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Sátántangó
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Satantango (1994) More at IMDbPro »Sátántangó (original title)

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Overview

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View company contact information for Satantango on IMDbPro.
Release Date:
28 April 1994 (Hungary) See more »
Genre:
Plot:
In a small, dilapidated village in 1990s Hungary, life has come to a virtual stand-still. The Autumn rains have started... See more » | Add synopsis »
Awards:
2 wins See more »
User Reviews:
A beginner's guide to Satantango See more (44 total) »

Cast

  (in credits order) (complete, awaiting verification)
Mihály Vig ... Irimiás
Putyi Horváth ... Petrina (as Dr. Putyi Horváth)
László feLugossy ... Schmidt
Éva Almássy Albert ... Schmidtné (as Éva Almási Albert)
János Derzsi ... Kráner
Irén Szajki ... Kránerné
Alfréd Járai ... Halics
Miklós Székely B. ... Futaki
Erzsébet Gaál ... Halicsné
György Barkó ... Iskolaigazgató
Zoltán Kamondi ... Kocsmáros
Barna Mihók ... Kerekes
Péter Dobai ... Százados
András Bodnár ... Horgos Sanyi
Erika Bók ... Estike
Peter Berling ... Orvos
Ica Bojár ... Horgosné
Gyula Pauer
Ernõ Mihályi
Mihály Kormos
András Fekete
Andor Simai
István Juhász ... Kelemen
Ferenc Kállai ... Orvos (voice: Hungary)
Katalin Krizsánné Kovács
Mihály Ráday ... Narrator (voice)
Vilmosné Pataki
Mária Borbély
Kati Makrányi
Zsuzsa Fodor
Beatrix Jeszensky
Rita Deák Varga
Frigyes Hollósi (as Frigyes Hollósy)
Ágnes Kamondy
Kína Vetõ
Mia Santamaria
József Kresinka
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Directed by
Béla Tarr 
 
Writing credits
László Krasznahorkai (novel "Sátántangó")

Mihály Vig (story) &
Péter Dobai (story) &
Barna Mihók (story)

László Krasznahorkai (screenplay) &
Béla Tarr (screenplay)

Produced by
György Fehér .... producer
Joachim von Vietinghoff .... producer
Ruth Waldburger .... producer
 
Original Music by
Mihály Vig 
 
Cinematography by
Gábor Medvigy 
 
Film Editing by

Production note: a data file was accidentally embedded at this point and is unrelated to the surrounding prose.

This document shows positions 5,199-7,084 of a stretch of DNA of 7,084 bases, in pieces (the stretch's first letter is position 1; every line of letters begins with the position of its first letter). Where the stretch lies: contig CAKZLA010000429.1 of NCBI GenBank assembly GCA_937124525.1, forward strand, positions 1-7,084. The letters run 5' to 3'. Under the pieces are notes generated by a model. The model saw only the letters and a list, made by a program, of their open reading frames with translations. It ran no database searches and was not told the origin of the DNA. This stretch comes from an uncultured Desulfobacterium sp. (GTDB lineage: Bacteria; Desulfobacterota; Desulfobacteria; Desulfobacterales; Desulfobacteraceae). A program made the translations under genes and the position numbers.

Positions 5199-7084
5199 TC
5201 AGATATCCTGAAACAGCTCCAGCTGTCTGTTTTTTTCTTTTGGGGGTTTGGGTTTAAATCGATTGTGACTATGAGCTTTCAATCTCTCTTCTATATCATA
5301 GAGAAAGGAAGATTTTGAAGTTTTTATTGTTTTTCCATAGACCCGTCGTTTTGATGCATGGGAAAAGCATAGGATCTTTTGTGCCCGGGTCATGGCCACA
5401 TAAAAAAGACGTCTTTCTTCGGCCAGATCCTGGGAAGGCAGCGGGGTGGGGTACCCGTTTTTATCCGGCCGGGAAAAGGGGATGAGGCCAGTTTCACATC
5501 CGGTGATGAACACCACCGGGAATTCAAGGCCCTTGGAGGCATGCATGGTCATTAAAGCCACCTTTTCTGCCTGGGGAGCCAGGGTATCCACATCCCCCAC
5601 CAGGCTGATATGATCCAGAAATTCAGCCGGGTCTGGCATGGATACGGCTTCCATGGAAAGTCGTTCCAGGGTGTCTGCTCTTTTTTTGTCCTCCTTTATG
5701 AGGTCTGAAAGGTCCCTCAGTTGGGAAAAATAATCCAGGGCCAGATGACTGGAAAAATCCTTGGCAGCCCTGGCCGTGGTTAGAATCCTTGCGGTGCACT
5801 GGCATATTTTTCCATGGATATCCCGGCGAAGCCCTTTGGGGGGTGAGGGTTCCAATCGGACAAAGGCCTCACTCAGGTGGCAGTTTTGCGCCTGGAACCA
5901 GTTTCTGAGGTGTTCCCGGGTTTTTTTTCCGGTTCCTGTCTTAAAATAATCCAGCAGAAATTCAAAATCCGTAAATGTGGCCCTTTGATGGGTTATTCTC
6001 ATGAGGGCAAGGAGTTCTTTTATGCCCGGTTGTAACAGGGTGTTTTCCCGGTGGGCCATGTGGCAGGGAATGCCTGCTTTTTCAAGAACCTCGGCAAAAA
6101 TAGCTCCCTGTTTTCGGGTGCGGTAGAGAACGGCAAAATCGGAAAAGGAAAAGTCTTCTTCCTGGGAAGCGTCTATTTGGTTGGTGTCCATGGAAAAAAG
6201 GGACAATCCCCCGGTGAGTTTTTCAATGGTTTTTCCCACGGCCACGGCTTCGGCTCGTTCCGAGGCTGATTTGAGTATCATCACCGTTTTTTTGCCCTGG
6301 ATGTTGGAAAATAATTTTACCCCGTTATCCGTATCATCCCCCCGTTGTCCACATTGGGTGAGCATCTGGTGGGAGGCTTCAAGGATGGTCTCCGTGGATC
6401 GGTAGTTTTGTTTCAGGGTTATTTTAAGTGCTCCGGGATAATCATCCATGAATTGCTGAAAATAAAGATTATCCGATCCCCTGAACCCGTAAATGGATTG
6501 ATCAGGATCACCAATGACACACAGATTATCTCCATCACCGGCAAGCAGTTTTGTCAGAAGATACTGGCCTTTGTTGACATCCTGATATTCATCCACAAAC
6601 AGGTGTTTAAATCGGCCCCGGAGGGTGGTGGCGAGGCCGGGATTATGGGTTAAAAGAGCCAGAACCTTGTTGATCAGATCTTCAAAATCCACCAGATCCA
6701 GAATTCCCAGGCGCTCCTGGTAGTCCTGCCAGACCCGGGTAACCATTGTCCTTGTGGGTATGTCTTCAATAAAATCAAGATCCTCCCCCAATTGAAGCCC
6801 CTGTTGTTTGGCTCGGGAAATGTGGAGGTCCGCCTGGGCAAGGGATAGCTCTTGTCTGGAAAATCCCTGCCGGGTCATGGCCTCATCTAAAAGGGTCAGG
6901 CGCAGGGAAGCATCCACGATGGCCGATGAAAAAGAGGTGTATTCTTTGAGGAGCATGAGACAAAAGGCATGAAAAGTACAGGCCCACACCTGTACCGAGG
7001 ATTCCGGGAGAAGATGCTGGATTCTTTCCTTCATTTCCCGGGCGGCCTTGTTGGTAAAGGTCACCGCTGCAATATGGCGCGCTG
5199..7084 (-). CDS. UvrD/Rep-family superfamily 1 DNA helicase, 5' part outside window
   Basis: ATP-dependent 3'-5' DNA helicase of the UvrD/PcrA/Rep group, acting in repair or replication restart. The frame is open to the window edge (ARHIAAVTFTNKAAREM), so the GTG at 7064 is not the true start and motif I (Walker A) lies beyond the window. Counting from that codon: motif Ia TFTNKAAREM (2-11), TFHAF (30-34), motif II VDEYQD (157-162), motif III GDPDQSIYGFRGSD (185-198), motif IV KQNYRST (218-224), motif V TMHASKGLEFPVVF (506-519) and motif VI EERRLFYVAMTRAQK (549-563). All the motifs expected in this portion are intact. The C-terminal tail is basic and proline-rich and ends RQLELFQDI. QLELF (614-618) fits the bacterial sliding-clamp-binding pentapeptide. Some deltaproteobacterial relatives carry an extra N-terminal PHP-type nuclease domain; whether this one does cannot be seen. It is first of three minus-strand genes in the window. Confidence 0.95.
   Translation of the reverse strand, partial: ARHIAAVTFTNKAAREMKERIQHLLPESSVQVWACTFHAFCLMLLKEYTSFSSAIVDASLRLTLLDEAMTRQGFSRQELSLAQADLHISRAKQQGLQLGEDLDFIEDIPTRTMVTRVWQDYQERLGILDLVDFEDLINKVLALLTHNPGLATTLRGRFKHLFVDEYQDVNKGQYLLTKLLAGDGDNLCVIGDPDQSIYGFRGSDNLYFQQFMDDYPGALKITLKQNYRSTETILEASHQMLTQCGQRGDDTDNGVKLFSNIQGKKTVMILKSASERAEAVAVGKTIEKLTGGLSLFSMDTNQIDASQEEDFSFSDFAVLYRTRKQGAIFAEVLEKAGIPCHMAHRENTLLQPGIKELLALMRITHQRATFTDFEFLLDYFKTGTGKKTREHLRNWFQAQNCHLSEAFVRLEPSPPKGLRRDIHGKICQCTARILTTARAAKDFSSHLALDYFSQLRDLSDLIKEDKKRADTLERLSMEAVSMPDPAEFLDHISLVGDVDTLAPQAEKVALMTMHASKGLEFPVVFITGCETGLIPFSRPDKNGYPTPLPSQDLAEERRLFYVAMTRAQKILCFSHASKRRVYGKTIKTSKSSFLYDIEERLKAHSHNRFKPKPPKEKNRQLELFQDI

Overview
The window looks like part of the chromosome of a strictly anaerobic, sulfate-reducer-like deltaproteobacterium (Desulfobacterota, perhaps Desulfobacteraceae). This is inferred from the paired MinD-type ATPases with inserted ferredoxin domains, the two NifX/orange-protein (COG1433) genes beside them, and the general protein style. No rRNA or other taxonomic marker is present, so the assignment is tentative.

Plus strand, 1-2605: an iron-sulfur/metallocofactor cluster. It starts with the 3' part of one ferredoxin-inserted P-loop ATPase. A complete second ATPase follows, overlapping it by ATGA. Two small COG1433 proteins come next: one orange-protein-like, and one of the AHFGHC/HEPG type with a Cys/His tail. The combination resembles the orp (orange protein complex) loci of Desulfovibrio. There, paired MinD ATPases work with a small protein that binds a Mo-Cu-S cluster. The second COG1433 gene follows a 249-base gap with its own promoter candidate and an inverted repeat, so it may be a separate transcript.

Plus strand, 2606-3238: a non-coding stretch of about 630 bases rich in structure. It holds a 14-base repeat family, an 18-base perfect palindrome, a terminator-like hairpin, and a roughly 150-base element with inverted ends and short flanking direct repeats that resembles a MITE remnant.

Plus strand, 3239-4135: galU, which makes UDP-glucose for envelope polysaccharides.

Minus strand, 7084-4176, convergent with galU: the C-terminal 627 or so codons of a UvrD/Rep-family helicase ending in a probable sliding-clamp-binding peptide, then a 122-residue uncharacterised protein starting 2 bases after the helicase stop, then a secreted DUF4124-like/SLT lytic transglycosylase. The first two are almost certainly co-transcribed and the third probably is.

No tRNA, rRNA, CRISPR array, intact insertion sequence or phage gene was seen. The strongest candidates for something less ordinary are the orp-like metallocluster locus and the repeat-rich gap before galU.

Ágnes Hranitzky 
 
Production Design by
Sándor Kállay 
 
Set Decoration by
Sándor Katona 
Béla Zsolt Tóth 
 
Costume Design by
János Breckl 
Gyula Pauer 
 
Production Management
Tibor Dimény .... production manager (uncredited)
Gábor Koncz .... production manager (uncredited)
Gábor Téni .... unit manager (uncredited)
 
Second Unit Director or Assistant Director
Zoltán Gazsi .... assistant director
János Hollós .... assistant director
Ágnes Hranitzky .... associate director
András Kécza .... assistant director
 
Art Department
Gyula Pauer .... art consultant
Béla Tarr .... visual concept
 
Sound Department
József Kardos .... sound recordist
György Kovács .... production sound mixer
István Pergel .... sound recordist (as István Perger)
Csaba Erös .... sound recordist (uncredited)
György Kovács .... sound re-recording mixer (uncredited)
Lajos Ledniczky .... boom operator (uncredited)
 
Special Effects by
Péter Pásztorfi .... special effects technician (as Péter Pásztorffy)
 
Stunts
Zoltán Gulyás Kiss .... stunt arranger (uncredited)
Krisztian Kery .... utility stunts (uncredited)
 
Camera and Electrical Department
Elõd Kürtös .... gaffer
Zsigmond Molcsány .... gaffer (as Zsigmund Molcsán)
Tamas Nyerges .... steadicam operator (as Tamás Nyerges)
László Ramm .... camera operator
Atilla Szucs Sr. .... grip (as Attila Szûcs)
András Tóth .... grip
János Tóth .... grip
István Õsz .... gaffer
 
Editorial Department
András Bederna .... color grader
 
Music Department
András Nyerges .... music recordist
 
Other crew
József Bagyura .... production assistant
Mária Csapó .... production assistant
Melinda Csönge .... production assistant
Csaba Erös .... production assistant (as Csaba Erõss)
Csaba Hagen .... production assistant (as Csaba Hágen)
Mónika Hajnal .... production assistant
Mari Havasi .... production assistant (as Mária Havasi)
Péter Hermann .... production assistant
Beáta Hoffmann .... production assistant (as Beáta Hoffman)
Ferenc Hábetler .... production assistant
Brigitta Kajdácsi .... production assistant
Szilvia Kovács .... production assistant
Lajos Ledniczky .... production assistant
Erzsébet Lesetár .... production assistant
József Mezö .... production assistant (as József Mezõ)
Sándor Mátrai .... production assistant
Tamás Oláh .... production assistant
Tibor Oláh .... production assistant
Gyula Peterdy .... production assistant (as Gyula Peterdi)
Ferenc Simkó .... production assistant
Róbert Szabó .... production assistant
Éva Szentandrási .... production assistant
József Trombitás .... production assistant
Ferenc Török .... production assistant
Gyula Velez .... production assistant
Gyula Zámbó .... production assistant
 
Thanks
Alf Bold .... dedicatee
Tibor Dimény .... special thanks
Gábor Koncz .... special thanks
Marcell Merza .... special thanks
Ernõ Mihályi .... special thanks
Tibor Orosz .... special thanks
Ulrich Ströhle .... special thanks
Sándor Sõth .... special thanks
Gábor Téni .... special thanks
Klári Téni .... with the support of
László Vincze .... with the support of
Karin Wegmann .... special thanks
Katalin Óvári .... special thanks
 
Crew believed to be complete